David vs. Goliath: Round Two of the Little Guy Triumphs
David vs. Goliath: Round Two of the Little Guy Triumphs

David vs. Goliath: Round Two of the Little Guy Triumphs

Michelle Powell-Smith - October 27, 2016

David vs. Goliath: Round Two of the Little Guy Triumphs

Greco-Italian War

Between October 28, 1940 and April 23, 1941, the states of Greece and Italy were engaged in active warfare as part of the Greco-Italian War. While this was a local war, it led directly to the Balkan Campaign of World War II, and the Battle of Greece in 1941.

In the spring of 1939, fascist Prime Minister Benito Mussolini annexed the state of Albania. This was only months before the beginning of World War II in September 1939. The Greeks began actively fortifying their own boundaries, expecting a potential invasion from Italy. In August of 1940, the Italians sank a Greek ship, the Elli, and in October 1940, the Italians demanded the Greeks freely give territory to the Italians, but the Greek state refused. The Italians invaded Greece on October 28, 1940, before the ultimatum to cede land came to an end.

The Italians invaded with a force of 140,000, poorly equipped and equally poorly led. Experts had warned Mussolini that an invasion would require a massive force and very long war; however, he attempted it within only a few short weeks. The territory was heavily mountainous, and quite difficult to navigate. While Italy had attempted to gain the support of Bulgaria, Bulgaria remained neutral, enabling the Greeks to put their entire available force to fight the Italian invasion. The Greeks were highly successful, repelling the Italian invasion entirely by mid-November with a combined Greek and Albanian force totaling around 20,000 men.

The Greeks began a strong counter-offensive, working to retake Albania from the Italians. The Italian army was completely unsupplied, lacking appropriate clothing, or even ammunition for their weapons. Mussolini visited the Albanian front in March, 1941 in an attempt to boost morale. The battle finally began that March.

Greek forces had captured an Italian officer with full battle plans. The Italian force, now numbering around 50,000 was decimated, with around 12,000 dead. Mussolini’s attempt had failed and failed miserably. Hitler referred to the situation as a “pig’s mess”. In addition, the Greeks were now clearly on the side of the Allies in World War II, and had opened their airspace to the British.

David vs. Goliath: Round Two of the Little Guy Triumphs

The Italian Invasion of Egypt

On September 13, 1940, Italian forces invaded Egypt. Italy had occupied Libya since 1912, and in 1935, began sending large numbers of Italians, primarily farmers, to settle in Libya. In 1936, to protect the Suez Canal, British troops were sent to Egypt and garrisoned there. Disputes between Hitler and Mussolini in the Battle of Britain led Mussolini to refuse German aid.

By September 1940, Mussolini believed that the German land invasion of Britain was imminent. He wanted to create his own Mediterranean land empire, in some ways hoping the recreate the ancient Roman Empire. Mussolini’s own generals advised against the invasion of Egypt; Italian air forces were minimal, and their reputation was largely falsified.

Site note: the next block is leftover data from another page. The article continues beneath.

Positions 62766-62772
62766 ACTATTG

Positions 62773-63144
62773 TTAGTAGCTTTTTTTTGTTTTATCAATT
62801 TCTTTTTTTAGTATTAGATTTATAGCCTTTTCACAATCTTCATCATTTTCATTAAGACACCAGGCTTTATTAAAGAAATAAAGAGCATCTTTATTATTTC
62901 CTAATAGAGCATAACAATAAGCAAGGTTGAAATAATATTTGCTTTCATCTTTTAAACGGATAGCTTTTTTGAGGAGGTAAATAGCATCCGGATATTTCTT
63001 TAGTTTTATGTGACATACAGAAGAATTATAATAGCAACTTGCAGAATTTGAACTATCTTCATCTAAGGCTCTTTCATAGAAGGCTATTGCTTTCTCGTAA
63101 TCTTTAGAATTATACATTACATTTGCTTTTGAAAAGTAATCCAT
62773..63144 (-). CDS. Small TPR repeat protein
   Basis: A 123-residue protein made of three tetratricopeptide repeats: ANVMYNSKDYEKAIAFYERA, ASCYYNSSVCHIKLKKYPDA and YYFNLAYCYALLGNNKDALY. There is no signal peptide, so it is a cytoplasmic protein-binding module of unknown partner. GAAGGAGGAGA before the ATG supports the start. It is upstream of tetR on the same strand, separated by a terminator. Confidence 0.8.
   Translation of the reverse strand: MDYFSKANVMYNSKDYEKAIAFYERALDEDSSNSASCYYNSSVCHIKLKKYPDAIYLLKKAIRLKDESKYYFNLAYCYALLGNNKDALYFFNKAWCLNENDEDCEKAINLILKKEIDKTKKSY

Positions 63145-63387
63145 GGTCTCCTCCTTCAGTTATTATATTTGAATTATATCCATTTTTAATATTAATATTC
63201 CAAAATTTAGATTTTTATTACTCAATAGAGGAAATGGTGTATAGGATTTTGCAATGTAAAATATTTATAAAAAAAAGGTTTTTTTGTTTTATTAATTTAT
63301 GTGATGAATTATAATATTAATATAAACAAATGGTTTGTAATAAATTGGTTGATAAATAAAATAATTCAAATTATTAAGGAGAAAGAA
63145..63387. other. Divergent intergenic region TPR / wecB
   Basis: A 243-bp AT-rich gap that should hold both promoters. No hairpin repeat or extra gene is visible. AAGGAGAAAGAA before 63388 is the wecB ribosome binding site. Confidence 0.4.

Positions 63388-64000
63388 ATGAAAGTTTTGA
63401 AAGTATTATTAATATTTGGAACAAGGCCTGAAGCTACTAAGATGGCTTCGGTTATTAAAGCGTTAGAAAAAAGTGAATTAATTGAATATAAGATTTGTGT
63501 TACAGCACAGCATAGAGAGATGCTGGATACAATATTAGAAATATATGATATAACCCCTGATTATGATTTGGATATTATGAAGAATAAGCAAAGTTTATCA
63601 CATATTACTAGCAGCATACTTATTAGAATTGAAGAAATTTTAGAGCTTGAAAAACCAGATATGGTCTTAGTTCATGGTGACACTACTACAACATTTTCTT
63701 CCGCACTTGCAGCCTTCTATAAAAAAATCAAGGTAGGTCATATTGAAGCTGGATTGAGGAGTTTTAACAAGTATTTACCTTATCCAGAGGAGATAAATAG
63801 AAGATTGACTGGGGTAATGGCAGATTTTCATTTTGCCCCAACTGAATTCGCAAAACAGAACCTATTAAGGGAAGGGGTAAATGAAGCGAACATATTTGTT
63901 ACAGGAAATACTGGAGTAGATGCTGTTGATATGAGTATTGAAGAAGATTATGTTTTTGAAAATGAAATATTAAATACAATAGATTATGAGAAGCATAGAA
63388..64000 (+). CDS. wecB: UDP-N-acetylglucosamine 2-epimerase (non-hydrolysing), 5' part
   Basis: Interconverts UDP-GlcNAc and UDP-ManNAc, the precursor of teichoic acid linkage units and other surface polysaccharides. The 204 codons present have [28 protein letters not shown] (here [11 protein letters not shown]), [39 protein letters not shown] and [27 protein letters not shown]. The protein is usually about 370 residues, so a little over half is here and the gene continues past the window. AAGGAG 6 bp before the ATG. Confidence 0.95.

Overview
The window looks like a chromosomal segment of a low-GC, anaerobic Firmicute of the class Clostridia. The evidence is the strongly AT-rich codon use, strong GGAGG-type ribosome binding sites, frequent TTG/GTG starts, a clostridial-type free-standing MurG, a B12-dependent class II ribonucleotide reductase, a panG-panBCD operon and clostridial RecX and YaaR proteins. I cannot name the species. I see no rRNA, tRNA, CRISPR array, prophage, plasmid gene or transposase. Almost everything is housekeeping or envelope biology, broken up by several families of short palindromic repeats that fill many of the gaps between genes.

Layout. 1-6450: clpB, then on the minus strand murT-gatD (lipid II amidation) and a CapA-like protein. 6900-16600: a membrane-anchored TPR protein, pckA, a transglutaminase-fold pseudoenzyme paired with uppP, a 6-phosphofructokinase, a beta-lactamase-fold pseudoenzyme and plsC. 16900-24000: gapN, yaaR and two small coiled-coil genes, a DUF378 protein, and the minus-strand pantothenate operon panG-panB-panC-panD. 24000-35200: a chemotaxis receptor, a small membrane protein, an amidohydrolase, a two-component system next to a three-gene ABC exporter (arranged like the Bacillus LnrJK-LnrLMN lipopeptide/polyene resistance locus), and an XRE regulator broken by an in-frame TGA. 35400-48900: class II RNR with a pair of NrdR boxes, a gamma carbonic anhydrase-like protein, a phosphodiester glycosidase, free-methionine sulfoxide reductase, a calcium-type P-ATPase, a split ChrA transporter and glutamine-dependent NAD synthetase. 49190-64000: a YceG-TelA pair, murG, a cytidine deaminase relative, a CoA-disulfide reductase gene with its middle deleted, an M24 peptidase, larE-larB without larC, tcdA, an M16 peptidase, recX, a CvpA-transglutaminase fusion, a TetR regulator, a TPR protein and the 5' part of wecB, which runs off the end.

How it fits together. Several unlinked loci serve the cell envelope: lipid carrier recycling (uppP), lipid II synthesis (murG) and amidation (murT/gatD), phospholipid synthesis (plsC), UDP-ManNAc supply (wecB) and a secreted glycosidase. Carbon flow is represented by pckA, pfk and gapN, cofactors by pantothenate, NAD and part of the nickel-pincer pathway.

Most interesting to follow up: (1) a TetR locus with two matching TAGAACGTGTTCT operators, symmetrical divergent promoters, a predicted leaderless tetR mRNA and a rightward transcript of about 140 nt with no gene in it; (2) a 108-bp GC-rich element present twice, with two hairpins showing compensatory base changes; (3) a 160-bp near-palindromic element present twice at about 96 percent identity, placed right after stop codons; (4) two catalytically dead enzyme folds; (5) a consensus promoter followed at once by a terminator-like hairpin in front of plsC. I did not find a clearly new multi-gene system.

The Italian land forces were massive in comparison to the limited force available to the British in Egypt. Italian forces moved overland relatively slowly, at a pace of 10 to 12 miles a day. They initially met relatively little resistance. The Italians made camp around Sidi Barrani. The British initially opted for relatively minor operations, including air bombings on the camp. These were intended to cause a nuisance, rather than actively demolish the Italian forces.

By December 1940, the Italians had reinforced their forces with additional troops. On December 10, a small British force attacked. Over the course of three days, the British took nearly 40,000 Italian prisoners, then began to chase the retreating forces. By the end of January, more than 75,000 Italians had surrendered to the British.

On the third of February 1941, some 3,000 British troops took on a force of more than 20,000 Italians, gaining the surrender of the remaining retreating Italians. While the British could have continued on into Libya, the need for British troops in Greece led to the withdrawal of most British forces from North Africa.

David vs. Goliath: Round Two of the Little Guy Triumphs

Battle of Long Tan

Soldiers of the 6th Battalion, Royal Australian Regiment (6RAR) arrived in Vietnam in May 1966. Australian forces established a task force base at Nui Dat. By early August 1966, radio signals from Viet Cong forces indicated a strong Viet Cong presence in the area. On August 16 and 17, Nui Dat came under mortar fire, but there was no additional assault.

D Company left Nui Dat for the Long Tan rubber plantation late in the morning on August 18, 1966. Less than an hour after D Company arrived at Long Tan, the Viet Cong attacked. The Australians lacked adequate ammunition, and called for more to be helicoptered in. RAF choppers dropped blankets for the wounded and ammo for their guns.

Reinforcements arrived as the battle wore on, including New Zealand’s 161 Field Battery, two Australian Field Batteries, and an American Field Battery. Additional Australian troop reinforcements arrived by 7:00 P.M. that night. As they fought at the Battle of Long Tan, the troops had no idea how many Viet Cong they faced.

The next morning, Australian forces found 245 Viet Cong dead, and evidence that many more had been removed from the battlefield. Documents and information found after the battle suggested that as many as 2,500 Viet Cong. Only 18 Australians were killed and 24 wounded, nearly all from D Company, in the fighting.